for(int i = 0; i < pets.size(); i++) {
      Object o = pets.elementAt(i);
      if(o instanceof Pet)
        ((Counter)h.get("Pet")).i++;
      if(o instanceof Dog)
        ((Counter)h.get("Dog")).i++;
      if(o instanceof Pug)
        ((Counter)h.get("Pug")).i++;
      if(o instanceof Cat)
        ((Counter)h.get("Cat")).i++;
      if(o instanceof Rodent)
        ((Counter)h.get("Rodent")).i++;
      if(o instanceof Gerbil)
        ((Counter)h.get("Gerbil")).i++;
      if(o instanceof Hamster)
        ((Counter)h.get("Hamster")).i++;
    }
    for(int i = 0; i < pets.size(); i++)
      System.out.println(
        pets.elementAt(i).getClass().toString());
    for(int i = 0; i < typenames.length; i++)
      System.out.println(
        typenames[i] + " quantity: " +
        ((Counter)h.get(typenames[i])).i);
  }
} ///:~ 

Using class literals
//: PetCount2.java
// Using Java 1.1 class literals
package c11.petcount2;
import java.util.*;
 
class Pet {}
class Dog extends Pet {}
class Pug extends Dog {}
class Cat extends Pet {}
class Rodent extends Pet {}
class Gerbil extends Rodent {}
class Hamster extends Rodent {}
 
class Counter { int i; }
 
public class PetCount2 {
  public static void main(String[] args) {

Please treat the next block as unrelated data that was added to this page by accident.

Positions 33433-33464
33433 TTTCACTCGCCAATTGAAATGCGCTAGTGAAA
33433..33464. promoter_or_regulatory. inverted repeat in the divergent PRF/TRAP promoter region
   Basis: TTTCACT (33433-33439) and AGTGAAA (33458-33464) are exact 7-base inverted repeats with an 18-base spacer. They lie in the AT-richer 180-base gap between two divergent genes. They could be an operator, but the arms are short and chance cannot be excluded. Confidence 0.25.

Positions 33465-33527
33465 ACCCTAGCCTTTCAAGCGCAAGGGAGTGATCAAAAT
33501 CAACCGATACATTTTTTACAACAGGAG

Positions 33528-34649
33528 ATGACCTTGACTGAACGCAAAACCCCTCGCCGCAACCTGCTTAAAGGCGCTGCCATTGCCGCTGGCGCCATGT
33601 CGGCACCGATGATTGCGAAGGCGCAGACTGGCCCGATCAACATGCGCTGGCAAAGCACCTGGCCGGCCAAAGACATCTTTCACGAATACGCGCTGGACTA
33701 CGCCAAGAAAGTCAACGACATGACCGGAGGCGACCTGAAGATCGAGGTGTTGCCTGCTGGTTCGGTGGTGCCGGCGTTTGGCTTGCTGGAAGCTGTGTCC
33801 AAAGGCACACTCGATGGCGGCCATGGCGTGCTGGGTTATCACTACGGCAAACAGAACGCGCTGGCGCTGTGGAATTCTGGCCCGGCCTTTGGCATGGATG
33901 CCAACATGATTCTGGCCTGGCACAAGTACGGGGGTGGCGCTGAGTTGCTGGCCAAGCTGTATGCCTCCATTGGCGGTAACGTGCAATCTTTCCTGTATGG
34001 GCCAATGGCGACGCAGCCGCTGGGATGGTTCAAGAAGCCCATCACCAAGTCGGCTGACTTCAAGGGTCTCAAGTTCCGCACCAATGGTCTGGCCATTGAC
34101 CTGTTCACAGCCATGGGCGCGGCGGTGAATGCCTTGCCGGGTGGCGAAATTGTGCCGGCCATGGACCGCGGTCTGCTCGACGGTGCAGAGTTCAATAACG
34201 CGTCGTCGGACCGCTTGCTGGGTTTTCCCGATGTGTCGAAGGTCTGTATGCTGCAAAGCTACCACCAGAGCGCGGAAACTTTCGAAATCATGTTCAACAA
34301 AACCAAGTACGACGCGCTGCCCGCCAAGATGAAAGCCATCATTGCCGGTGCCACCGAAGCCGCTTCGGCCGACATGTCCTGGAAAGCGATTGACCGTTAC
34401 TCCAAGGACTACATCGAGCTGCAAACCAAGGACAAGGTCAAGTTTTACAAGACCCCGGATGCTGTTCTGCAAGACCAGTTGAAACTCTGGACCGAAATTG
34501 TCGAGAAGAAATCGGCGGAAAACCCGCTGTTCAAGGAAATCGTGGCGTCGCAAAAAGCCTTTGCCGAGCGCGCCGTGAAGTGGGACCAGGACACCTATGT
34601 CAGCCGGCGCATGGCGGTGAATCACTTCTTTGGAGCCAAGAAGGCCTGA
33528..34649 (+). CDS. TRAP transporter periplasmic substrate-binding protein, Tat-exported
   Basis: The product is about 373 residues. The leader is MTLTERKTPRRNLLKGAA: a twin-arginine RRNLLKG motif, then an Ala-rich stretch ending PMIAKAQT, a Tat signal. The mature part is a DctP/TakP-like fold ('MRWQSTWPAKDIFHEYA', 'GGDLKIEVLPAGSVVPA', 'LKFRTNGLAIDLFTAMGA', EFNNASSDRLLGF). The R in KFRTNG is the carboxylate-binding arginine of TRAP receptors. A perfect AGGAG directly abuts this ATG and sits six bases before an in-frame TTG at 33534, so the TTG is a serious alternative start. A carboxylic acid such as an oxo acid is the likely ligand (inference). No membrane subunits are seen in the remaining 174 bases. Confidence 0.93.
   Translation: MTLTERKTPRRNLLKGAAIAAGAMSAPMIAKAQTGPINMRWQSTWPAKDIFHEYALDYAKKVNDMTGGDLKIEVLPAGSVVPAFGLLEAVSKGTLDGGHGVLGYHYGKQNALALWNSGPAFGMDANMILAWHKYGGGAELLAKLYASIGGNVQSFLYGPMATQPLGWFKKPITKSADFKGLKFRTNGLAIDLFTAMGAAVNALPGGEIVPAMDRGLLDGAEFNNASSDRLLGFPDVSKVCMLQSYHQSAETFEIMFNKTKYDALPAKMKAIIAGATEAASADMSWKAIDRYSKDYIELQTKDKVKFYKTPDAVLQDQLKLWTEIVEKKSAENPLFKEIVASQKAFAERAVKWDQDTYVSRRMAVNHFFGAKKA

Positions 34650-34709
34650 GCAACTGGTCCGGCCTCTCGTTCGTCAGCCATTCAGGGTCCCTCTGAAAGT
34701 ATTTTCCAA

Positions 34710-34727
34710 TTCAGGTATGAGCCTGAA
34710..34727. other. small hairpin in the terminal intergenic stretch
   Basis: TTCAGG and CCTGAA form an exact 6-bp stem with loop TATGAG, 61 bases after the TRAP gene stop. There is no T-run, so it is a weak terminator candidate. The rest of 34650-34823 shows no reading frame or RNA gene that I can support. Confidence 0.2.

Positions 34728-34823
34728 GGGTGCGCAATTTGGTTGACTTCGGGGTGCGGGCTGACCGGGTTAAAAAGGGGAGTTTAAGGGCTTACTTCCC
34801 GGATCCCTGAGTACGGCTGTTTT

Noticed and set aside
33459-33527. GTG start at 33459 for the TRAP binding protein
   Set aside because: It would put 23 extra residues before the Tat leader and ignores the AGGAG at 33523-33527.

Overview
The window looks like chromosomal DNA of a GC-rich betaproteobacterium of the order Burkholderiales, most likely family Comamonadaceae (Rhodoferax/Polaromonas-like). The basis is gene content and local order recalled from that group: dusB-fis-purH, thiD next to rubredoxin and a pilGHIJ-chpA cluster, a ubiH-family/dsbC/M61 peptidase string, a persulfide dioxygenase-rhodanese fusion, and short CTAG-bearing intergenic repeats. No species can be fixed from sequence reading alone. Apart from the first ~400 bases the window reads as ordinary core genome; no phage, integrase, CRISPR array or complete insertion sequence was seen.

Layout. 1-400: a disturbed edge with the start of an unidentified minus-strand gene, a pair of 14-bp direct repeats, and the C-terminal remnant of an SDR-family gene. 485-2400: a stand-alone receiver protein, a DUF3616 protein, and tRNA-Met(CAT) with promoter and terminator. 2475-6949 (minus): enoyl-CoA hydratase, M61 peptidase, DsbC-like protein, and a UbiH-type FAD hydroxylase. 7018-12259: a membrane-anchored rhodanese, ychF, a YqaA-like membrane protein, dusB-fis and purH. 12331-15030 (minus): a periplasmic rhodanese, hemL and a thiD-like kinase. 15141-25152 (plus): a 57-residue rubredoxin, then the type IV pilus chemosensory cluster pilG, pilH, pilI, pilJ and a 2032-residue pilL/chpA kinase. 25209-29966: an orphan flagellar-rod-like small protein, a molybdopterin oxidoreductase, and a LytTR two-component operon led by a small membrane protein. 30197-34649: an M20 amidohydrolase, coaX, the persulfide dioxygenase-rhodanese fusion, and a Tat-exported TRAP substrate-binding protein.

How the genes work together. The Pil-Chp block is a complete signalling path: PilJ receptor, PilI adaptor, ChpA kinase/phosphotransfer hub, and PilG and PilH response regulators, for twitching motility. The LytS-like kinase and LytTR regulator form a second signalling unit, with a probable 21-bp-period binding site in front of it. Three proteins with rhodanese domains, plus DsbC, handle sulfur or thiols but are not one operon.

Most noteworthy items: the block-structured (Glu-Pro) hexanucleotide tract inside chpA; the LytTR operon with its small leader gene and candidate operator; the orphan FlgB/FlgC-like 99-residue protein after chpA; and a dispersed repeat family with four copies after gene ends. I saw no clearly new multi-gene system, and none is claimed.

Vector pets = new Vector();
    Class[] petTypes = {
      // Class literals work in Java 1.1+ only:
      Pet.class,
      Dog.class,
      Pug.class,
      Cat.class,
      Rodent.class,
      Gerbil.class,
      Hamster.class,
    };
    try {
      for(int i = 0; i < 15; i++) {
        // Offset by one to eliminate Pet.class:
        int rnd = 1 + (int)(
          Math.random() * (petTypes.length - 1));
        pets.addElement(
          petTypes[rnd].newInstance());
      }
    } catch(InstantiationException e) {}
      catch(IllegalAccessException e) {}
    Hashtable h = new Hashtable();
    for(int i = 0; i < petTypes.length; i++)
      h.put(petTypes[i].toString(),
        new Counter());
    for(int i = 0; i < pets.size(); i++) {
      Object o = pets.elementAt(i);
      if(o instanceof Pet)
        ((Counter)h.get(
          "class c11.petcount2.Pet")).i++;
      if(o instanceof Dog)
        ((Counter)h.get(
          "class c11.petcount2.Dog")).i++;
      if(o instanceof Pug)
        ((Counter)h.get(
          "class c11.petcount2.Pug")).i++;
      if(o instanceof Cat)
        ((Counter)h.get(
          "class c11.petcount2.Cat")).i++;
      if(o instanceof Rodent)
        ((Counter)h.get(
          "class c11.petcount2.Rodent")).i++;
      if(o instanceof Gerbil)
        ((Counter)h.get(
          "class c11.petcount2.Gerbil")).i++;
      if(o instanceof Hamster)
        ((Counter)h.get(
          "class c11.petcount2.Hamster")).i++;
    }
    for(int i = 0; i < pets.size(); i++)
      System.out.println(
        pets.elementAt(i).getClass().toString());
    Enumeration keys = h.keys();
    while(keys.hasMoreElements()) {